The wine represents my new found excitement for California (not to generalize) Sauvignon Blancs. As I have mentioned in previous posts, I am not a huge fan of Sauvignon Blancs in general. They can be too grassy, grapfruity, or acidic to me, or they represent the opposite spectrum and are too minerally. Throughout last summer I discovered numerous Sauvignon Blancs, from both the Napa side and Sonoma, that I loved and would easily drink everyday. This wine is no exception.
The wine had just a slight enough grassiness and fresh grapefruit on the nose to identify itself as Sauv Blanc, but by no means harsh or overpowering. In addition there were aromas of fresh tropical fruits, green apple, and some slightly sweet apricot on the nose. The mouth had bright citrus notes, lemon peel, and steely minerality, with a clean and crisp finish.
This style of Sauvignon Blanc (a nice balance between some of the harsh grassy New Zealand style, and the minerally Loire Valley style) is the style I will be keeping my eyes out for come summer 2010 to pair with my summer ceviche.
Appellation: Dry Creek Valley
Grapes: 100% Sauvignon Blanc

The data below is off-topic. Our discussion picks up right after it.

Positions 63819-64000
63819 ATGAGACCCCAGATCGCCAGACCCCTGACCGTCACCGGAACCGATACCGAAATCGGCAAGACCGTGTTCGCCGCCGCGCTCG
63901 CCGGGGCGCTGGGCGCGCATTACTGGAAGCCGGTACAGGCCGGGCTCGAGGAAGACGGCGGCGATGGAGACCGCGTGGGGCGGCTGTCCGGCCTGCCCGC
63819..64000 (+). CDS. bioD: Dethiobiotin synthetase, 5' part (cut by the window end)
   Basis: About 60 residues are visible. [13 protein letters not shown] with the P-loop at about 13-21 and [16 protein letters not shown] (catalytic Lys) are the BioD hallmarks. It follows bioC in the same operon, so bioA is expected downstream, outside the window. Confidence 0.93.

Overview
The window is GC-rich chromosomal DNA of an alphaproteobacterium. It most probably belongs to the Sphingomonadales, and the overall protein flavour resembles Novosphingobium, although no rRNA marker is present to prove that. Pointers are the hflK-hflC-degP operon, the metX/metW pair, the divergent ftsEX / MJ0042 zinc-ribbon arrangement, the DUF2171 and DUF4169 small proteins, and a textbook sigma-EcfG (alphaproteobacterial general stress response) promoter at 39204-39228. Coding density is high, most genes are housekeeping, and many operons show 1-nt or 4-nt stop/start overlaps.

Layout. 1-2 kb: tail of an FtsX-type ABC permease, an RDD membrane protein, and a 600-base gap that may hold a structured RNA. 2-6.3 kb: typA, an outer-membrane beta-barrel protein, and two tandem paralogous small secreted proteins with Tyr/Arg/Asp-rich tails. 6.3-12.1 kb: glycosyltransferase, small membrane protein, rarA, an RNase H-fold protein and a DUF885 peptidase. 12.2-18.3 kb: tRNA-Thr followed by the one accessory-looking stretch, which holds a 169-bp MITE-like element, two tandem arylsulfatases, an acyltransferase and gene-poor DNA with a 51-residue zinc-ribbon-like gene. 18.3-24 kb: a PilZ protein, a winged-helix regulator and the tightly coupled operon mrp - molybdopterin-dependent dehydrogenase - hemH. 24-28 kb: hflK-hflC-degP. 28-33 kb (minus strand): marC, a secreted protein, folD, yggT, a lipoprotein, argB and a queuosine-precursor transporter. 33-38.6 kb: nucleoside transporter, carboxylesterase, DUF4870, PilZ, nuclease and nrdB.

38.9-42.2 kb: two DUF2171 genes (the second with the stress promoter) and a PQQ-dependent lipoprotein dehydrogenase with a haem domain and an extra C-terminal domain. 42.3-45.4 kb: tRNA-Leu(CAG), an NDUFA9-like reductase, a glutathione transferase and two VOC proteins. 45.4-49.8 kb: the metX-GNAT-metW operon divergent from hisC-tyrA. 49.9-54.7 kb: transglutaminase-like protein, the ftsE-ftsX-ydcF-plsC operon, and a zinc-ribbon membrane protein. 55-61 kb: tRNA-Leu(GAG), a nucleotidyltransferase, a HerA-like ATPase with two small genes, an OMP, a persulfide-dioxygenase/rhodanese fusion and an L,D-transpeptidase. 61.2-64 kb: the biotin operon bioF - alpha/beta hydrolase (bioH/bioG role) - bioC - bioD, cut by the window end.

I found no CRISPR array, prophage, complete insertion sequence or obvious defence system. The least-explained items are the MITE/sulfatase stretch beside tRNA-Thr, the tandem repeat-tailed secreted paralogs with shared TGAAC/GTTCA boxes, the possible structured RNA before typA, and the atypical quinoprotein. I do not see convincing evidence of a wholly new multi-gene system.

I enjoyed this wine over the course of two different nights to see how the flavors and body would change with the extended time opened.
Upon first opening, this wine felt slightly hot and almost medicinal (concentrated) and needed a little time, but by the second day had softened and opened into a nicely balanced and mild Zinfandel.
The wine, subtle, with moderately high alcohol (at 14.9% vs. 16+% Zins), has plenty of dark berry fruit with moderate plum notes. The smell is unmistakably Zin without being an overpowering jammy fruit-bomb. The mouth is slightly peppery with soft tannins.
Overall I found the wine balanced, although not overly complex, but a great value (at $20) if you’re looking for a nice, everyday, non-fruit-bomb, Dry Creek Zinfandel.
Appellation: Dry Creek Valley
Grapes: 93% Zinfandel, 7% Petite Sirah
Food pairings: I drank this wine with Chicken Parmesan which turned out to be a great pairing as the sweetness of the sauce balanced the heat and spice of the wine.
Learning of some of the many changes that have been going on at Quivira since the changeover of ownership (around the same time I moved to Oregon and stopped visiting the area and winery regularly) I was no longer surprised that I truly enjoyed the two wines I was sent to taste. Lesson learned. Good businesses, like good people, continue to grow, evolve, and change (quite often for the better). And not judging the book by its cover is always a nice reminder since so much variation can occur from vintage to vintage and from owner to owner. I was pleased with these wines and look forward to making a point to go back to the estate next time I visit the area.
These wines were provided as media samples for review.
I’ve enjoyed the Quivera too.
I’m looking forward to visiting.
I love the backstory you provide on all of your blogs. I learn as much about the winery and the people as I do about the wine you tasted. The Zin sounds heavenly.
Keep up the good work!